As I have recently discussed in this column, I am positive on the technology sector, yet there is also some obvious froth in these stocks, namely in the social media space.
My freshman son in high school is currently producing a sports blog that I admit is pretty good. In less than a week since going live, his blog has more than 40 unique visitors and well over 200 page hits. He is asking how he can make money from blogging. I say it’s all about the eyeballs and traffic to your site and how active the users are.
If you simply look at the social media space, you’d realize the massive money being thrown around in driving the valuation of companies in this space. Facebook, Inc. (NASDAQ/FB) comes to mind, which I recently named as one of my top plays in the Internet sector. When you have more than a billion subscribers, the upside is enormous if the company can monetize its traffic.
In the case of my son, he has a long way to go, but for companies like Facebook or Twitter, Inc. (NYSE/TWTR), they have the eyeballs, so now it’s all about converting them to money. (Read “Two More Internet Stocks to Watch.”)
If you doubt the euphoria in the social media sector, think about Facebook deciding to put down a whopping $19.0 billion to acquire mobile messaging company WhatsApp. The four-year-old company is growing exponentially, with more than 450 million users taking advantage of its cross-platform mobile messaging service each month. The deal makes sense for Facebook, as it adds an additional mobile service to its own billion-plus user base. The mobile messaging space has great upside, but paying $19.0 billion is clearly ridiculous for a company that is still essentially trying to find its way.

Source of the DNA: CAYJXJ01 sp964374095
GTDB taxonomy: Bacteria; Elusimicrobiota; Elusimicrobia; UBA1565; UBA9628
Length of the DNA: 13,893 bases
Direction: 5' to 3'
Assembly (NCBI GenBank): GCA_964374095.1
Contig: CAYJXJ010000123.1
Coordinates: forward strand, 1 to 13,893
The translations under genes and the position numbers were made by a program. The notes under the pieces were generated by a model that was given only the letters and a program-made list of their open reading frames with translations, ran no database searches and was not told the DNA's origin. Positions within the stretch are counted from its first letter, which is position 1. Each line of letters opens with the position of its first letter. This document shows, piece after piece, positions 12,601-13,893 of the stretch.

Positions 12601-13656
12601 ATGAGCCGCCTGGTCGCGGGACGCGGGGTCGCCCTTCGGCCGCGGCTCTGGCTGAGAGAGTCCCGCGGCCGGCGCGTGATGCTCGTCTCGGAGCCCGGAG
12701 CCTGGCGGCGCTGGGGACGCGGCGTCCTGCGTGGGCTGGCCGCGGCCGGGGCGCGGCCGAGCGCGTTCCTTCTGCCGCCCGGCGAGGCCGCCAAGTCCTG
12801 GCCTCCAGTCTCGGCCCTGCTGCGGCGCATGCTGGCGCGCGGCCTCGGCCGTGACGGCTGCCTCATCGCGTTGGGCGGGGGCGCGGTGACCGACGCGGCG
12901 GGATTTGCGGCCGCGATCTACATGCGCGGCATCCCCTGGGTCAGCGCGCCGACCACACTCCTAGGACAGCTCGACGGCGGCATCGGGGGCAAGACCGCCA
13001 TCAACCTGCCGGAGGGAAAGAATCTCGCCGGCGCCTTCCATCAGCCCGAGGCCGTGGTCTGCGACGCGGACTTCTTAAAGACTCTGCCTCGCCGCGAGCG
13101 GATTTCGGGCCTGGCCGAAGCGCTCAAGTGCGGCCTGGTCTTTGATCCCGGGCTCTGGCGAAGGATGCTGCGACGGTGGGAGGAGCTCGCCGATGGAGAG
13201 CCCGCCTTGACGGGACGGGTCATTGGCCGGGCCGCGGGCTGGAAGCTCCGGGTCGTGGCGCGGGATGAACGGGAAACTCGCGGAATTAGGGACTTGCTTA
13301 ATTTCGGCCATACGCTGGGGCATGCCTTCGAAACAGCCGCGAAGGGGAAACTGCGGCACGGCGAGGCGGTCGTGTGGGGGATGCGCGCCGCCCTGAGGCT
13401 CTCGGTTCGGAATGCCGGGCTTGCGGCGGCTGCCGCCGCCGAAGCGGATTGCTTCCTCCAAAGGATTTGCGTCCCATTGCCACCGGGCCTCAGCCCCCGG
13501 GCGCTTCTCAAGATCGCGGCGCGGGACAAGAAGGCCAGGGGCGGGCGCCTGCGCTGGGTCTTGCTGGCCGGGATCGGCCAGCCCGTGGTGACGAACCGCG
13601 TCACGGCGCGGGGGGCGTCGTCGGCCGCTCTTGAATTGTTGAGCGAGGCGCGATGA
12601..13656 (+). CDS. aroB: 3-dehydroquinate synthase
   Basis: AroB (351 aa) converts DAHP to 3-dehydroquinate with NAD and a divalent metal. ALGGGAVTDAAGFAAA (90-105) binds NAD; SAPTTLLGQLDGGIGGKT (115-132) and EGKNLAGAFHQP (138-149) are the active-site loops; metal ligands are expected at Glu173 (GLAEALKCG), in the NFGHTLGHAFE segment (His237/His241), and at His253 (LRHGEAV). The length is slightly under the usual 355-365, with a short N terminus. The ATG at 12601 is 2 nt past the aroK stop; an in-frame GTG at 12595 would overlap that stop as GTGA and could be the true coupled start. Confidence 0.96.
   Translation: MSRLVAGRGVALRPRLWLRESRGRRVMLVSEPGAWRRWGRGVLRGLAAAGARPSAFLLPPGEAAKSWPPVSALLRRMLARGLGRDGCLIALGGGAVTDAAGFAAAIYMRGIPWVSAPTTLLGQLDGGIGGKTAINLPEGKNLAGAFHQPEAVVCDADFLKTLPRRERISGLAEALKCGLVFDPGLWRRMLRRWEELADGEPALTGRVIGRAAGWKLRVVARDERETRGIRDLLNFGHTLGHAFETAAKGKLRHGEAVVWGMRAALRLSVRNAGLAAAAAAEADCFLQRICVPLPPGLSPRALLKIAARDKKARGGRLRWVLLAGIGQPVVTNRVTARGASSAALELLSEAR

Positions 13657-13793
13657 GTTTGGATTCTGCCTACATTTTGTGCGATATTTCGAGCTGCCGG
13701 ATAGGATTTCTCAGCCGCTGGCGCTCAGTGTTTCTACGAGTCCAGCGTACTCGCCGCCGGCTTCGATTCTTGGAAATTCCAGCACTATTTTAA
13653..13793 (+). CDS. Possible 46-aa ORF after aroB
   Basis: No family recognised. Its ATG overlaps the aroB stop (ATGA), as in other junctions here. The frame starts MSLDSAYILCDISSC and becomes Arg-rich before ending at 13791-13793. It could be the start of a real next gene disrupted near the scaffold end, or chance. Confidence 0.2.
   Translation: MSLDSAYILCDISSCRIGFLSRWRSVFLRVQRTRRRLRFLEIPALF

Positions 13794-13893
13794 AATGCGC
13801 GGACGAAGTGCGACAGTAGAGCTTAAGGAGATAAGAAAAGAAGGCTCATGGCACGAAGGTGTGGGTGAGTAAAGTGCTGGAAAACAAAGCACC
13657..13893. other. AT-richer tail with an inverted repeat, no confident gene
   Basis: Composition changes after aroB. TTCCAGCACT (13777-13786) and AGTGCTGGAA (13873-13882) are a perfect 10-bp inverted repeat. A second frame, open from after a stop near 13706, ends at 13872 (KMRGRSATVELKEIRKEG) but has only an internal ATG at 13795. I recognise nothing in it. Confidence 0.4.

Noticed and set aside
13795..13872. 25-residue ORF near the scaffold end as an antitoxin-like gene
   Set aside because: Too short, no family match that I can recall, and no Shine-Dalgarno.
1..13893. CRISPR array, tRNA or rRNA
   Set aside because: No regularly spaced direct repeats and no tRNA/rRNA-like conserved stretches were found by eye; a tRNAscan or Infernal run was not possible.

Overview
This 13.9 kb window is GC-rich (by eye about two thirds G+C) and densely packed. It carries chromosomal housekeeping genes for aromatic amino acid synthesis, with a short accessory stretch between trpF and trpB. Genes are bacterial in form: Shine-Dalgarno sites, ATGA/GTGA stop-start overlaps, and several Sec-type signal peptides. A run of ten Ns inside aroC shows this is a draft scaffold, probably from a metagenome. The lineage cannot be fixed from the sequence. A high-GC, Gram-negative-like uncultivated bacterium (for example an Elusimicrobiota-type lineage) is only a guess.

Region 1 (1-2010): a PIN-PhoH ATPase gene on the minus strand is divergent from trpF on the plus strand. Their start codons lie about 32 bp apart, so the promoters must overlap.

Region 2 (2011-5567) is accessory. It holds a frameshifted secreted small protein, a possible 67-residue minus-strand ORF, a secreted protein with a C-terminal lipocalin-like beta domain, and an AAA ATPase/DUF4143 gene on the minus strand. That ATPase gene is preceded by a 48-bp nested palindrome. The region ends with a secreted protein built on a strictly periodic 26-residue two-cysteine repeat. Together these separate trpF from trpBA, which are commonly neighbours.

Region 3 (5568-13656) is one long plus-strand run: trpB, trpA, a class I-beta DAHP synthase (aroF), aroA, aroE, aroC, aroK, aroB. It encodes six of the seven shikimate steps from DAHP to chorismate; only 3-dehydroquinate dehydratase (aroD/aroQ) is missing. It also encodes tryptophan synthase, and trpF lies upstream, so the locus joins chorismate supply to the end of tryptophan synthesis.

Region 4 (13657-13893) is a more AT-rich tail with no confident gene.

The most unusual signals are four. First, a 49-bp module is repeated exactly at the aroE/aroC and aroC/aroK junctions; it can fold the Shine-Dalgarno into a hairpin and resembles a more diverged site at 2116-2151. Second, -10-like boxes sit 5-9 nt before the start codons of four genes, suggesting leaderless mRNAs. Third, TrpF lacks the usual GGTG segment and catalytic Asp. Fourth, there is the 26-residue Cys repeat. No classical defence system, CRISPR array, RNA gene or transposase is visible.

But there are still other opportunities in the mobile messaging space that you can consider playing.
The mobile messaging space is also very competitive. My favorite service in the mobile messaging space is “Skype,” which is offered by Microsoft Corporation (NASDAQ/MSFT). At this point, I don’t think Microsoft has yet harnessed the full market value of the Skype service, based on what was paid for WhatsApp. Skype was launched in 2003, and Microsoft really hasn’t done enough to push it in the mobile messaging market that I feel will have explosive growth. If Skype was offered as a separate company, the valuation would likely move much higher, as the value would be unlocked.
Another major player in the mobile messaging space is troubled BlackBerry Limited (NASDAQ/BBRY). I have talked about this former darling of Wall Street and the e-mail market before, but the company, which has been falling into the abyss, appears to have found new life and hope under the leadership of new CEO John Chen.
However, the potential of BlackBerry does not lay with its smartphone unit, which has fallen deeply into the abyss, but with the company’s mobile messaging service, “BBM.” The service has attracted rave reviews, especially after Chen’s decision to make it available to all operating platforms, including “iOS” and “Android.” The most recent 2.0 BBM upgrade now offers free calling among BBM users, similar to a service already offered by Skype, which really makes for some interesting times for BlackBerry.
At this time, social media is hot, but there are clearly alternative ways of playing the sector, starting with mobile messaging.